11) The weaponization of bad and anti-democratic government :: Just as key as undermining good government is the way that the GOP is taking advantage of *bad* government—that is abusing or enforcing norms only as it benefits them. Filibusters for me and not for thee, as Mitch McConnell might say. Equally important here is the way that the GOP resists local, state, and national reforms — pro-democracy reforms like those the United States has made routinely over and across nearly 250 years of evolving government and morals — that would allow for a more equal and balanced democracy, including the electoral college, which increasingly skews presidential politics toward the rural white states where the GOP is strongest. The American story is one of evolution, where generation by generation rights are extended to new groups and new populations and we adjust accordingly as a country. The GOP wants to make sure we are trapped in our past.
12) National-izing and partisan-izing local politics and policies :: Closely related to the efforts to undermine good government and embrace conspiracy theories is the national—and overt—Republican attempt to poison local and state politics with the national culture wars and threats of violence that are corrupting Washington politics. Look no further than places like Virginia, and last year’s gubernatorial race with Glenn Youngkin, to see how the GOP is using false-controversies like Critical Race Theory, The 1619 Project, and LGBT bathrooms — this year’s urban myth bug-a-boo is kitty litter boxes in schools — to poison local elections, bring national politics into roles like school boards, and generally (again) drive out well-meaning volunteer officials working in good faith on behalf of their communities.
It’s important throughout all of this to recognize and think through how all these strategies work together to accomplish the MAGA-GOP’s goal of white minority rule in America.
They work to undermine and attack elections, use violence and threats of violence to discourage people from participating, and then lament how the election results are not legitimate.
The GOP calls for and encourages violence in America’s streets, while encouraging ever more guns in ever more places, and then laments the lawlessness of America and uses that lawlessness to inject fear into voters.
The GOP cuts government funding, ridicules, attacks, and encourage threats against nonpartisan civil servants, and then laments how ineffective government is.
I’m going to spend some time in future essays exploring these strategies for minority rule more deeply, how they’re undemocratic, and how the GOP is weaponizing them to undermine our government and political institutions and remake the country as an authoritarian (or “semi-facism” as has Joe Biden called it) country under minority rule. Each of these strategies has been a mix of rhetoric and action, and they’re uniquely and collectively deeply corrosive to our government, institutions, and our democracy.
In the weeks and months ahead, I’ll be writing here about these various threads and strategies and the way that they individually and collectively threaten the future of American democracy.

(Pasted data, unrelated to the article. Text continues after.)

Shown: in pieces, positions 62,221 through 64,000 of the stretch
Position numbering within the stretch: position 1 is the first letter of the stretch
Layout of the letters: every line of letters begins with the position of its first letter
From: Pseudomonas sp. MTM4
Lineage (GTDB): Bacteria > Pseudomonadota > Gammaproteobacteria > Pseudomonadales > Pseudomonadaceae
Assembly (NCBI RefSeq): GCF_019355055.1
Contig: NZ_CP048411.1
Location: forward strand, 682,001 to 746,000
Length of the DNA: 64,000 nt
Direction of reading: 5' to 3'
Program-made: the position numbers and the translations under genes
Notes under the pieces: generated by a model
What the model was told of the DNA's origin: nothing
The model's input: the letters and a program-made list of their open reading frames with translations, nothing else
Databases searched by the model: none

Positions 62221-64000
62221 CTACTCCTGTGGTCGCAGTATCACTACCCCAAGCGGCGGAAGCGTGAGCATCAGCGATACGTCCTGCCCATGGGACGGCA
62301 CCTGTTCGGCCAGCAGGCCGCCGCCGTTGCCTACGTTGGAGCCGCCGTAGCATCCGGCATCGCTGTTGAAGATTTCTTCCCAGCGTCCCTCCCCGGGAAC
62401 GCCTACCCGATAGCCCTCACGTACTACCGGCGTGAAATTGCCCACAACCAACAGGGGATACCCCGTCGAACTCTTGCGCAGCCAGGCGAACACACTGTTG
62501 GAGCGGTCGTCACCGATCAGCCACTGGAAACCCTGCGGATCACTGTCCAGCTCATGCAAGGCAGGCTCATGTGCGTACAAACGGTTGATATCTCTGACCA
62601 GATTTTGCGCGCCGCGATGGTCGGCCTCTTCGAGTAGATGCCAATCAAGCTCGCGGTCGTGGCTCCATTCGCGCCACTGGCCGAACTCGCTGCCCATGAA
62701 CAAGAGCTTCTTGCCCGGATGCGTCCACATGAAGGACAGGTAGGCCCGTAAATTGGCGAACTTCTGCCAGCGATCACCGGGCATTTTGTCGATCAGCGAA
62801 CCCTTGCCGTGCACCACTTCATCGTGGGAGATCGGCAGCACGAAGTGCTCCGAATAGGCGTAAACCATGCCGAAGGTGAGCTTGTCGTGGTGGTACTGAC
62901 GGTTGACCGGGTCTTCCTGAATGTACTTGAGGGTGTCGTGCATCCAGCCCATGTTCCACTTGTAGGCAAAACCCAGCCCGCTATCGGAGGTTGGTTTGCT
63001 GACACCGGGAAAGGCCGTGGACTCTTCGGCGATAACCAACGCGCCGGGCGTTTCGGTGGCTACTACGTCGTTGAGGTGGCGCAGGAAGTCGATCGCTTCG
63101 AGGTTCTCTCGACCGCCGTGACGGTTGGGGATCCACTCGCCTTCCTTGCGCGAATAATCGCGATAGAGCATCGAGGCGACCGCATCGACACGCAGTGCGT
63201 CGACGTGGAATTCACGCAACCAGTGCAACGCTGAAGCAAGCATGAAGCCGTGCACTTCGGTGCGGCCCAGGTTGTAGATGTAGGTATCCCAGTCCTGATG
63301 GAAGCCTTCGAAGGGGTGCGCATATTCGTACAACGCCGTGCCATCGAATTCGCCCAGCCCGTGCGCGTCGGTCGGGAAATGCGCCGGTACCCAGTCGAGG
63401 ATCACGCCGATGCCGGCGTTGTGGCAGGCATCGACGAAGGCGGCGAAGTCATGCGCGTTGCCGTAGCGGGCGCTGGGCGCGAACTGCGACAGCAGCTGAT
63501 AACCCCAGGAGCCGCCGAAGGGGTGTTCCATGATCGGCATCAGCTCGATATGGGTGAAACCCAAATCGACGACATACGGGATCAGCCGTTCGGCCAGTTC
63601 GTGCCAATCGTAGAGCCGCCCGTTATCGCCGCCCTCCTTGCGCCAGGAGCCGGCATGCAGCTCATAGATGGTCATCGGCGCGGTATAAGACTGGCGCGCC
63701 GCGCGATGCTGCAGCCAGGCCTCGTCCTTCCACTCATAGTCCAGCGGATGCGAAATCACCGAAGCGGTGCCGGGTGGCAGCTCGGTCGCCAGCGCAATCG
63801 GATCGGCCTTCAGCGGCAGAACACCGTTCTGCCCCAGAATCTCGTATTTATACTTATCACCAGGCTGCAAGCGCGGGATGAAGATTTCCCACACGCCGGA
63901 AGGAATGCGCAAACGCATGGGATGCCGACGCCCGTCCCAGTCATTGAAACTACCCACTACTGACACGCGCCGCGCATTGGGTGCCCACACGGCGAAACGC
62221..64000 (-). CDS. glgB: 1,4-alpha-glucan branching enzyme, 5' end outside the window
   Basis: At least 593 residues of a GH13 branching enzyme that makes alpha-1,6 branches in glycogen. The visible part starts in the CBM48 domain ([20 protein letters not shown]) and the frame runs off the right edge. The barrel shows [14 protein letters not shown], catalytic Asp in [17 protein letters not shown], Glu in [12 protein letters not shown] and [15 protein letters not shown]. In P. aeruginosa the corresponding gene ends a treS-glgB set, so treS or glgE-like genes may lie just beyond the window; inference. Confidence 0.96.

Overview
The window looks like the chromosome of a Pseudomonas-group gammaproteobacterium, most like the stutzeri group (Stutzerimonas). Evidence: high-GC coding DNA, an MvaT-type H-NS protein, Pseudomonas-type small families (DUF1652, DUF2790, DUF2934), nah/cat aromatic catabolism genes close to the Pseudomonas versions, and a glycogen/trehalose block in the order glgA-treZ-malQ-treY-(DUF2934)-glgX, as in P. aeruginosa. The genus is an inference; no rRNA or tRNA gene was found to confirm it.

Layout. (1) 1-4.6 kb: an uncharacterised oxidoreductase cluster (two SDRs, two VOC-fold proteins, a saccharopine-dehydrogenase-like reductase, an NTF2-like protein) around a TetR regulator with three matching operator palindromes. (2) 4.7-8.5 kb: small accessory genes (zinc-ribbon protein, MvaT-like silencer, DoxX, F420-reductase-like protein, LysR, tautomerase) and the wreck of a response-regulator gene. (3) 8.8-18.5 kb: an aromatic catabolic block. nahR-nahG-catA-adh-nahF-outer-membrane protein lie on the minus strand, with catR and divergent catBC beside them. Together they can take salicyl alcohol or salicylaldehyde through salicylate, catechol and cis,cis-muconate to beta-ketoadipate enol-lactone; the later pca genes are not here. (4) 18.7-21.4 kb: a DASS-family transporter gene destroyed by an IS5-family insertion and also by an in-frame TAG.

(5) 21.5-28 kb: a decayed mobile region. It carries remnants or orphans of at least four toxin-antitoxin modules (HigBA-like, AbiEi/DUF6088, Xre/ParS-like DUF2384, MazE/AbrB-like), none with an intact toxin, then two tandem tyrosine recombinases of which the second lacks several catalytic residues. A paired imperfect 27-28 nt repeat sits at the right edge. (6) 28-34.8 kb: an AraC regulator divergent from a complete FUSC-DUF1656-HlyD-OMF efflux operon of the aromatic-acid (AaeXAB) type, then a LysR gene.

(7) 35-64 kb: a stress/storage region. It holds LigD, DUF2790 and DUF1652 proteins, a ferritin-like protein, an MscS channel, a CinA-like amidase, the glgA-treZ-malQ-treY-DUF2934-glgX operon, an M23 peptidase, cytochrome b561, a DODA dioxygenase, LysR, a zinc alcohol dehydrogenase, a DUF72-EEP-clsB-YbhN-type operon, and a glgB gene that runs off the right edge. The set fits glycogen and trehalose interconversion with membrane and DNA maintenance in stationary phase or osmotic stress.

In the meantime, I’ve got my fingers crossed that next week isn’t the GOP wave pundits are predicting, because if it is, our country is in very serious trouble.
So: Don’t forget to vote. Our nation’s future is on the ballot next week.
PS: I’m going to use these newsletter postscripts as a place to be a bit more personal, offer reading recommendations, and the like. So here’s my best piece of life advice: I spent yesterday morning at the funeral for a friend’s father — it was a high school friend I haven’t seen in probably a decade (or longer) and have probably only spoken to two or three times in that decade, but there’s something about those early friends that sticks with you through life, and when I heard her father died last week, I knew I had to be at the funeral. I’m so glad I went. In fact, as my work colleagues know, one of my life maxims has long been: Always go to the funeral. There’s almost nothing you can do in life that’s easier to do for you and yet means more to the person involved than showing up to a funeral. What was funny was my friend in her eulogy talked about the same idea—and said that Always go to the funeral was one of her father’s maxims too. I wonder if I learned it from him?
PPS: After the funeral, I flew to Texas yesterday afternoon, for this weekend’s Texas Book Festival, and our plane paralleled the Ohio River for a good chunk of the flight. I got this great view of tugs and barges working the Ohio here near Uniontown, Kentucky (there are three tugs/barges visible here if you look closely).
All the way, I was thinking of Rinker Buck’s new book, LIFE ON THE MISSISSIPPI, where he built and then sailed an old-fashioned flatboat down the Ohio and the Mississippi. It was a fascinating travelogue and exploration of how America became a maritime nation. It’s a follow-on to his book THE OREGON TRAIL, where he similarly built a Conestoga Wagon and then rode it across the country. Definitely check both books out if you haven’t. I want to be Rinker Buck someday when I grow up.